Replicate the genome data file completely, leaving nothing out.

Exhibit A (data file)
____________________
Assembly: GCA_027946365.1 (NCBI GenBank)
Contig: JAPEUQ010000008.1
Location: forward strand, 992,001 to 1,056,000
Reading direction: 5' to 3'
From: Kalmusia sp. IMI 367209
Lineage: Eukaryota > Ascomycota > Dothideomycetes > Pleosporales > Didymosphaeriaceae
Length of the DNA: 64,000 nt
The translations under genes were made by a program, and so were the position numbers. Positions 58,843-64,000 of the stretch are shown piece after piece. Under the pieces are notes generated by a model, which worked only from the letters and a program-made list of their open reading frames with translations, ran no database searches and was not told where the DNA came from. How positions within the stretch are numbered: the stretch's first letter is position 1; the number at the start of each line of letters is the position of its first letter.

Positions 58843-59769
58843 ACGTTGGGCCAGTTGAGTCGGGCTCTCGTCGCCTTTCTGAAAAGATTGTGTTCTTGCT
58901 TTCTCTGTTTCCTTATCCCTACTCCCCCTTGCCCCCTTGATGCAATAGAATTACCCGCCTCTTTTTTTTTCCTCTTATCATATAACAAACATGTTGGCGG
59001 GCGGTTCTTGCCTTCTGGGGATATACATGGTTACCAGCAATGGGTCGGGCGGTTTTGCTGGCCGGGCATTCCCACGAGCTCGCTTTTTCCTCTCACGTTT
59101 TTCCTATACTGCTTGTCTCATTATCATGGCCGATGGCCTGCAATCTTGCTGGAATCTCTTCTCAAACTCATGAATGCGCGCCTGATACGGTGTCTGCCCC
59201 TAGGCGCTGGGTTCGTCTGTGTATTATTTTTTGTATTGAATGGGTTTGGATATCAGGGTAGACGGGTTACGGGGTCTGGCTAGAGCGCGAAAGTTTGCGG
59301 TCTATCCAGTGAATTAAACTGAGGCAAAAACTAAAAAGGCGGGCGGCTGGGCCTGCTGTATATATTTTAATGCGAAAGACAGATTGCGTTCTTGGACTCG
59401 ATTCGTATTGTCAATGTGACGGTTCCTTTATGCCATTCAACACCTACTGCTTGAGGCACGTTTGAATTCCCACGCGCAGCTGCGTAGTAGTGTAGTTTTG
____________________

Assembly: GCA_027946365.1 (NCBI GenBank)
Contig: JAPEUQ010000008.1
Location: forward strand, 992,001 to 1,056,000
Reading direction: 5' to 3'
From: Kalmusia sp. IMI 367209
Lineage: Eukaryota > Ascomycota > Dothideomycetes > Pleosporales > Didymosphaeriaceae
Length of the DNA: 64,000 nt
The translations under genes were made by a program, and so were the position numbers. Positions 58,843-64,000 of the stretch are shown piece after piece. Under the pieces are notes generated by a model, which worked only from the letters and a program-made list of their open reading frames with translations, ran no database searches and was not told where the DNA came from. How positions within the stretch are numbered: the stretch's first letter is position 1; the number at the start of each line of letters is the position of its first letter.

Positions 58843-59769
58843 ACGTTGGGCCAGTTGAGTCGGGCTCTCGTCGCCTTTCTGAAAAGATTGTGTTCTTGCT
58901 TTCTCTGTTTCCTTATCCCTACTCCCCCTTGCCCCCTTGATGCAATAGAATTACCCGCCTCTTTTTTTTTCCTCTTATCATATAACAAACATGTTGGCGG
59001 GCGGTTCTTGCCTTCTGGGGATATACATGGTTACCAGCAATGGGTCGGGCGGTTTTGCTGGCCGGGCATTCCCACGAGCTCGCTTTTTCCTCTCACGTTT
59101 TTCCTATACTGCTTGTCTCATTATCATGGCCGATGGCCTGCAATCTTGCTGGAATCTCTTCTCAAACTCATGAATGCGCGCCTGATACGGTGTCTGCCCC
59201 TAGGCGCTGGGTTCGTCTGTGTATTATTTTTTGTATTGAATGGGTTTGGATATCAGGGTAGACGGGTTACGGGGTCTGGCTAGAGCGCGAAAGTTTGCGG
59301 TCTATCCAGTGAATTAAACTGAGGCAAAAACTAAAAAGGCGGGCGGCTGGGCCTGCTGTATATATTTTAATGCGAAAGACAGATTGCGTTCTTGGACTCG
59401 ATTCGTATTGTCAATGTGACGGTTCCTTTATGCCATTCAACACCTACTGCTTGAGGCACGTTTGAATTCCCACGCGCAGCTGCGTAGTAGTGTAGTTTTG